Since recently moving into our new home, my housemates and I have been living… without internet (dun dun DUN!). The horror, the horror! The only time we have access to the internet is when we’re on campus and, even then, it’s limited to the times that we’re not in class.
Our culture has become one that is so dependent on internet usage. We use it as a means of communication—from writing a quick Facebook comment, to receiving e-mails from professors, to keeping up with friends and family halfway across the world.
We use it for entertainment. We use it to stay informed with things going on around the world. We use it for academic purposes. We use it for the convenience of looking up directions.
We use it for everything. Moral of the story: without internet in this day and age, we’re all gonna die.
Luckily my housemates and I are survivors in this battle, and have (re)learned to function without it.
For those of you with limited internet access (which, if you’re reading my blog on your limited amount of internet time, then a big gold star goes out to you!), here are some of our top tips to keep yourself informed, entertained, and sane during the hard times:
*Cooking: Put down that takeaway menu! Step away from frozen meals! Preparing a meal with fresh ingredients, completely from scratch, is not only healthy, but it’s a fun way to spend an evening after a long day of working. If you’re like me and not much of a cook, then get a friend to help out and learn their techniques.
*Games: Lately my friends and I have taken to playing traditional party games, like charades. You can also pick up a deck of cards or some cheap board games in a charity shop, and do a whole game night.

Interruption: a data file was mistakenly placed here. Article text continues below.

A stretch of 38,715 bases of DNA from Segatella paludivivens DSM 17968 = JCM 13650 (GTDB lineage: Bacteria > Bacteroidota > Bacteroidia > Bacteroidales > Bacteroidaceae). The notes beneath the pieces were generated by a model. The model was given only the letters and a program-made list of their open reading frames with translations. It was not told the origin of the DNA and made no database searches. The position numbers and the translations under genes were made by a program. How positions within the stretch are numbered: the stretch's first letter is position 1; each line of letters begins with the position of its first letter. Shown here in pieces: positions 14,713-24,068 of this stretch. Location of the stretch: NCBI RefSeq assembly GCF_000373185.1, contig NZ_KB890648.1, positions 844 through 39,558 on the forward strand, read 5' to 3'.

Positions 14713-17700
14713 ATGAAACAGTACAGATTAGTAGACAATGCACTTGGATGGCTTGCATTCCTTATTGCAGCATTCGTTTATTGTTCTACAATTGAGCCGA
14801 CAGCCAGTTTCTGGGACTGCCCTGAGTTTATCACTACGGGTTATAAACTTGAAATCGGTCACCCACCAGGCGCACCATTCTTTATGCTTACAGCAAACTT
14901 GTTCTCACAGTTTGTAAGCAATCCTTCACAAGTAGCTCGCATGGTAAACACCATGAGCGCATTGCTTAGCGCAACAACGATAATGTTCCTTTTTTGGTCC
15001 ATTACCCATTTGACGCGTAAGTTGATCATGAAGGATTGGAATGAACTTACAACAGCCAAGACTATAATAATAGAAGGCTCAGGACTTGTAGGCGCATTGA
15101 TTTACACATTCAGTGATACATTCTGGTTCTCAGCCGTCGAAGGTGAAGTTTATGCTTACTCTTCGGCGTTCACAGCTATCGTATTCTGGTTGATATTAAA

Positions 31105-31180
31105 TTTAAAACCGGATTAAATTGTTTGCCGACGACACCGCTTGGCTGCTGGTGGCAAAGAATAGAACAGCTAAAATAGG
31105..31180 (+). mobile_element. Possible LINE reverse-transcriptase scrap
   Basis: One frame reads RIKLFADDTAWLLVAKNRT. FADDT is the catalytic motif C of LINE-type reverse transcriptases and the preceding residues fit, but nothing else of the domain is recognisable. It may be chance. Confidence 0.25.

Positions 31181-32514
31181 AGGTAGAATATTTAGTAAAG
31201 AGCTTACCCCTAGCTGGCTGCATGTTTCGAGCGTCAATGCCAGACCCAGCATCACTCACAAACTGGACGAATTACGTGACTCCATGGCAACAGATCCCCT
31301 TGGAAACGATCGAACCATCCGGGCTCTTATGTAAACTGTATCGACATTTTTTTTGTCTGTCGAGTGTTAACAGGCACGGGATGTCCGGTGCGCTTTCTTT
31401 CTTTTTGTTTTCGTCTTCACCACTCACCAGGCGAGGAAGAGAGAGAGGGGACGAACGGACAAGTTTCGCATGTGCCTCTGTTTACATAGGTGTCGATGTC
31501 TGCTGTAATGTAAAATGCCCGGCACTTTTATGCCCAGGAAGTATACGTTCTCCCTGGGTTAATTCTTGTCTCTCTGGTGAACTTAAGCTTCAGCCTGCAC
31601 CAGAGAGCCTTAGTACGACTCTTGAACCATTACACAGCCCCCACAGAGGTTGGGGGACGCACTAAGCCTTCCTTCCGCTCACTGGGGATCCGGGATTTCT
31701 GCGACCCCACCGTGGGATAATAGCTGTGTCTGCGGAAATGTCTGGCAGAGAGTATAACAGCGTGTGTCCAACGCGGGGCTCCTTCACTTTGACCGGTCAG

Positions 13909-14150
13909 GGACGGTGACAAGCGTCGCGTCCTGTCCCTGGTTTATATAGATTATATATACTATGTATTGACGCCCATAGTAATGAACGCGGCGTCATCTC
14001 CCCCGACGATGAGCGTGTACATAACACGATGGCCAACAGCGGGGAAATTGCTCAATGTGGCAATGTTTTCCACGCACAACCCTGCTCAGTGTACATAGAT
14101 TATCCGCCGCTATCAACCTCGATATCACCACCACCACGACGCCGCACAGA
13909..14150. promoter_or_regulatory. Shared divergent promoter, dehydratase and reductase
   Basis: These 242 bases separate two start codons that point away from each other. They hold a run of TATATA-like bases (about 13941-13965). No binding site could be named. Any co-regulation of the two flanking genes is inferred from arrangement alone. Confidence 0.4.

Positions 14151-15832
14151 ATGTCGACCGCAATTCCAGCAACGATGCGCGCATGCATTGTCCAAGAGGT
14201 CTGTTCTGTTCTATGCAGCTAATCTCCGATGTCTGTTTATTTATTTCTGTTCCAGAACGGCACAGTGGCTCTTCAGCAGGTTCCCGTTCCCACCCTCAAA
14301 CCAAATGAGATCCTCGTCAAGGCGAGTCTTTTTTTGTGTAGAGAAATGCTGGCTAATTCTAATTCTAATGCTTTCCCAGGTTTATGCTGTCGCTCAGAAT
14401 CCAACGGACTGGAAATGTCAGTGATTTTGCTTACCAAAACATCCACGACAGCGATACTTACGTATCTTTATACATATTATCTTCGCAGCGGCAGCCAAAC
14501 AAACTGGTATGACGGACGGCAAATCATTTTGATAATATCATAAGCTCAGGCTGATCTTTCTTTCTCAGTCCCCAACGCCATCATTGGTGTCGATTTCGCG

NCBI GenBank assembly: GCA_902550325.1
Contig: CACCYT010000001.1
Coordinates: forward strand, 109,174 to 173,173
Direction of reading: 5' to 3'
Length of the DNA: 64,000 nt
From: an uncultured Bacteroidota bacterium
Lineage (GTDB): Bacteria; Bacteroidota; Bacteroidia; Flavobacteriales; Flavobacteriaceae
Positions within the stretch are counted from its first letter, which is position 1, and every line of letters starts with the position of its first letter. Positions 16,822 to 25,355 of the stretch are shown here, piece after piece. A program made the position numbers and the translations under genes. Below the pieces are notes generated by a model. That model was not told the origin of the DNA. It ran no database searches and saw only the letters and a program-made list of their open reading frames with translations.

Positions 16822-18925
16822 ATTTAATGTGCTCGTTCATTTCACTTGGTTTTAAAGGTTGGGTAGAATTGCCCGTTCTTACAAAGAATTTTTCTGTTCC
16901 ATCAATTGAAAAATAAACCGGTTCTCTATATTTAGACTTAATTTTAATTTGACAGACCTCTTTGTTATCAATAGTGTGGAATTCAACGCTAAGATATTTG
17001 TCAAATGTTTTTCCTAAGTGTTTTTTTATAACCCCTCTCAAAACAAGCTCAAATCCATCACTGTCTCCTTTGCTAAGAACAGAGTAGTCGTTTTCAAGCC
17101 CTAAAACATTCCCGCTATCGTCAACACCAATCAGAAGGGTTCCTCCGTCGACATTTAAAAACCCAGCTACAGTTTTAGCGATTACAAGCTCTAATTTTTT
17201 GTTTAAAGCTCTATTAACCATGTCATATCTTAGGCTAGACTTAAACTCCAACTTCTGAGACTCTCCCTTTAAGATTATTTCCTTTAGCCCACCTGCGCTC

*Reading: You know that book that’s been sitting on your shelf for months, just waiting to be cracked open? It’s calling your name! It’s saying, “leave that internet hussy and come back to me, baby!”
The same goes for newspapers. I’m sure the big wigs at The Guardian will be happy to know that there’s still a place in people’s lives for actual newspapers. And those people are poor students who didn’t realize that it takes a long time for internet to be set up…
*Flaneuring: Good ol’ flaneuring, always a great way to pass time!
*Face-To-Face Conversations: When I first started working for Ustream, I thought it was odd to be IMing your co-worker, sitting right next to you, instead of just speaking out loud. However, it quickly became the norm and I adapted accordingly.
Even with close friends, a lot of interaction is done through the internet. Facebook, Twitter, IMing, e-mailing, Skype—there is an endless source of ways to communicate online.
Now, it’s been nice to spend more time having long conversations with people. Each person has so much to offer, we can all learn loads of information from each other.
When you look up something on Wikipedia, you can’t ask follow-up questions or opinions. If you want to know something and ask a person to their face, a simple question can turn into a long and meaningful conversation, or an intellectual debate.
It’s easy to take all of these simple things for granted. That being said, I know I’m going to go back to using the internet a lot more once it’s set up. It’s something that is an integral part of our culture, and is here to stay. However, it’s important to remember that there’s a lot of value to be had in logging off sometimes.
So go forth and close those browsers! Turn off your router! But leave a comment before you do… ☺